The design of vaccine adjuvants and stand-alone immunotherapeutics has historically been a mix of alchemy and accident partly because of the complex nature of the molecular mechanisms involved in immune system function. The recent discovery of pattern recognition receptors and toll-like receptors (TLRs) in particular on cells of the immune system has shown the important role that stimulation of these cell receptors by microbial products plays in both innate and adaptive immune responses. Considerable effort has been directed at developing pharmaceutically acceptable mimetics of many TLR-active natural products, including the main cell-surface component of Gram-negative bacteria: lipopolysaccharide (LPS). LPS and its active principle, lipid A, are potent stimulators of host defense systems via their interaction with TLR4. However, the profound pyrogenicity and lethal toxicity of LPS and lipid A have precluded their medicinal use. Structure/activity investigations on natural S. minnesota R595 lipid A and its derivatives have led to the development of a novel class of synthetic lipid A mimetics known as aminoalkyl glucosaminide phosphates (AGPs). This review discusses the evolution of the AGPs and related TLR4-active glycolipids with emphasis on structure/activity relationships in the AGP series and pre-clinical/clinical development of selected AGPs, including the potent vaccine adjuvant RC-529.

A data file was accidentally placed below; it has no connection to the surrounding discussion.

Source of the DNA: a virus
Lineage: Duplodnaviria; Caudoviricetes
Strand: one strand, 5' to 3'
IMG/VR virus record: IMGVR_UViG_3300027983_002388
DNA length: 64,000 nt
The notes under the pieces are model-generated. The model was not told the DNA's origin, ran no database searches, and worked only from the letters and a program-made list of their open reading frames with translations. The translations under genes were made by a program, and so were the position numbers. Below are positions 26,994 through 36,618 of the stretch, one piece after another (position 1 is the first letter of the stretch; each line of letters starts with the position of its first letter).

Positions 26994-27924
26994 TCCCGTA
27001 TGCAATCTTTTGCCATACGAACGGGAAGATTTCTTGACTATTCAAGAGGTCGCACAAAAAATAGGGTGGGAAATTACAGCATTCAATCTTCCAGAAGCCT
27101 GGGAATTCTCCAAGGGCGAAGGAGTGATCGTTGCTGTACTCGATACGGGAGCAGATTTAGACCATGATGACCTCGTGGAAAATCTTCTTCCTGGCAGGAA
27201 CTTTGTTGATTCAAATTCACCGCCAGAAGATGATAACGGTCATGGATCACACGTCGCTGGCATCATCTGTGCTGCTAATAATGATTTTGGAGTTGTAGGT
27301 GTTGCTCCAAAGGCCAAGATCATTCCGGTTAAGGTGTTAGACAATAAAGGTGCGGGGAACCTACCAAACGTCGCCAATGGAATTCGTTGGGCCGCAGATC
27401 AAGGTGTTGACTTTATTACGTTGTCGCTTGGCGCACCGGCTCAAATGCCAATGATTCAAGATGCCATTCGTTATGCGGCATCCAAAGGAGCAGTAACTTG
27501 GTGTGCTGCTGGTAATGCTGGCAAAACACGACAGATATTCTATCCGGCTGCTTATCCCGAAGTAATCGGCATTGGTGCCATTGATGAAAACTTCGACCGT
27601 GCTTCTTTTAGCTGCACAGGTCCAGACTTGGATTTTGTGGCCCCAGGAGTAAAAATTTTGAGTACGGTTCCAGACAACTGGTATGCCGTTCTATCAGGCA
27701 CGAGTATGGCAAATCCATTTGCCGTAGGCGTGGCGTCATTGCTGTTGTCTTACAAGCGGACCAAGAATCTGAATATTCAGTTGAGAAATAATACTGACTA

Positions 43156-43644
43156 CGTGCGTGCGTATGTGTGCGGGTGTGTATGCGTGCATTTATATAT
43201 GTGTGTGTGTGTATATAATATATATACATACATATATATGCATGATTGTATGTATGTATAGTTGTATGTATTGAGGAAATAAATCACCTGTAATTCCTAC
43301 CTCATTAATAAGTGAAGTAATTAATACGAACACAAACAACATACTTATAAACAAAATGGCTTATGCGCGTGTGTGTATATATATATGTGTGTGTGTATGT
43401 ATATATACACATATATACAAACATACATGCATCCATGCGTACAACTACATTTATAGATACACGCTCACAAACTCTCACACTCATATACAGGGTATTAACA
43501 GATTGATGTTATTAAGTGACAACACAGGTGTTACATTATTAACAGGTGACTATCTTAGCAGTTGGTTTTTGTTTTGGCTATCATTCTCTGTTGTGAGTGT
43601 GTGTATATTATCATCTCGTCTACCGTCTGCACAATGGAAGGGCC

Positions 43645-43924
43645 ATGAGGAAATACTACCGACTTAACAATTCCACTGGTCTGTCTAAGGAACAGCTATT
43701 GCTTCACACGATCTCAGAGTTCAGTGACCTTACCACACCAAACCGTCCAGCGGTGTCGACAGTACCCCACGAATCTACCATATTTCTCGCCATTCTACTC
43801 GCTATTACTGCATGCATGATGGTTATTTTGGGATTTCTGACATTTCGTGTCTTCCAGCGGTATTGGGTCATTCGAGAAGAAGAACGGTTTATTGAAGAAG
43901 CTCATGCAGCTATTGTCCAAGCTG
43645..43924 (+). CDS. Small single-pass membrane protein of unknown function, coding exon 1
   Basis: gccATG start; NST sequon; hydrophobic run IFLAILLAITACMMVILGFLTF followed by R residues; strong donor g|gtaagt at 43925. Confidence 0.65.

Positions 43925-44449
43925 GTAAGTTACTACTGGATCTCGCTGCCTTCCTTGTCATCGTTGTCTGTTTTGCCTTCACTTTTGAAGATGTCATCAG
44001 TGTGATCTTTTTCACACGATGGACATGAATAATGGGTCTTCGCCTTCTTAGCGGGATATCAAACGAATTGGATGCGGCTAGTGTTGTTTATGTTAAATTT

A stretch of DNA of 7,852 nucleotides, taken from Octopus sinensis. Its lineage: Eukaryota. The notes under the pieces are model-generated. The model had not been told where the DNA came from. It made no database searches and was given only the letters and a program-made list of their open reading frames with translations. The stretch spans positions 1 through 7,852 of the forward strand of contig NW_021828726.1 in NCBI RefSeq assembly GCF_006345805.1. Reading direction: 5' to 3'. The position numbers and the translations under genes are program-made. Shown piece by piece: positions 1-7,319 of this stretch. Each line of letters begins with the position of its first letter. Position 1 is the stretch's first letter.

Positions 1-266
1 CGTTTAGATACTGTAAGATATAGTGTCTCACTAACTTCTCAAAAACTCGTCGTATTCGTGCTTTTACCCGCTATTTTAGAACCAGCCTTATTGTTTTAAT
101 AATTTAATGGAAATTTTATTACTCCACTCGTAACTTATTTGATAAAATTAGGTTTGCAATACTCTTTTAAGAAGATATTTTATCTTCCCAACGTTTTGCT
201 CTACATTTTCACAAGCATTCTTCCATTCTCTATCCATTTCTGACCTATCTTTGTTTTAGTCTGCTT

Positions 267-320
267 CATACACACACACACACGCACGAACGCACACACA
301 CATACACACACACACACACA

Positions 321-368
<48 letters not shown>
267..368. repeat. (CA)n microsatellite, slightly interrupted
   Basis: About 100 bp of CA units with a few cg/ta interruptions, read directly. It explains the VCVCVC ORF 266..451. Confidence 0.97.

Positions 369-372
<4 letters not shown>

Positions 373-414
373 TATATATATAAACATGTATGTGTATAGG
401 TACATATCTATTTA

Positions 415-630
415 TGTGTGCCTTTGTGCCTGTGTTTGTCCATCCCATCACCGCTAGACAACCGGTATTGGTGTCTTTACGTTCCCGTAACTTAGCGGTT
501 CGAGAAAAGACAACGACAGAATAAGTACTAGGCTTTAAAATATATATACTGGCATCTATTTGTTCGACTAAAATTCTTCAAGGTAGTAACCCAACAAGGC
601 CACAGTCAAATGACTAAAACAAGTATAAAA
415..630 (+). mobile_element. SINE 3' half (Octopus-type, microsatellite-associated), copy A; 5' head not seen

Keywords: TLR4 agonist, aminoalkyl glucosaminide phosphate, AGP, RC-529, CRX-527, innate immunity, adaptive immunity, lipid A mimetic
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